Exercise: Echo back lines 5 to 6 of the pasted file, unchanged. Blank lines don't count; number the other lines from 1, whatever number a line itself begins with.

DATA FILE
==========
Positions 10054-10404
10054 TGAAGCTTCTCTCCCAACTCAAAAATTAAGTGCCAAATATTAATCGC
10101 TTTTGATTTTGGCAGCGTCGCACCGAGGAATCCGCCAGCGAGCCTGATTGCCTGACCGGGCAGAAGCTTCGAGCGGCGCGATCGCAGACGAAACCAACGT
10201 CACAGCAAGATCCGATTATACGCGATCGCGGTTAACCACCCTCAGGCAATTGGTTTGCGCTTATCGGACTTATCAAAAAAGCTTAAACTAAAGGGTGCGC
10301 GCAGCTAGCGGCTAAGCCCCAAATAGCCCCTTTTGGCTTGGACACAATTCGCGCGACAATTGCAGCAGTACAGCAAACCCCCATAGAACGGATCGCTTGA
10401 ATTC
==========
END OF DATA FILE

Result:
10301 GCAGCTAGCGGCTAAGCCCCAAATAGCCCCTTTTGGCTTGGACACAATTCGCGCGACAATTGCAGCAGTACAGCAAACCCCCATAGAACGGATCGCTTGA
10401 ATTC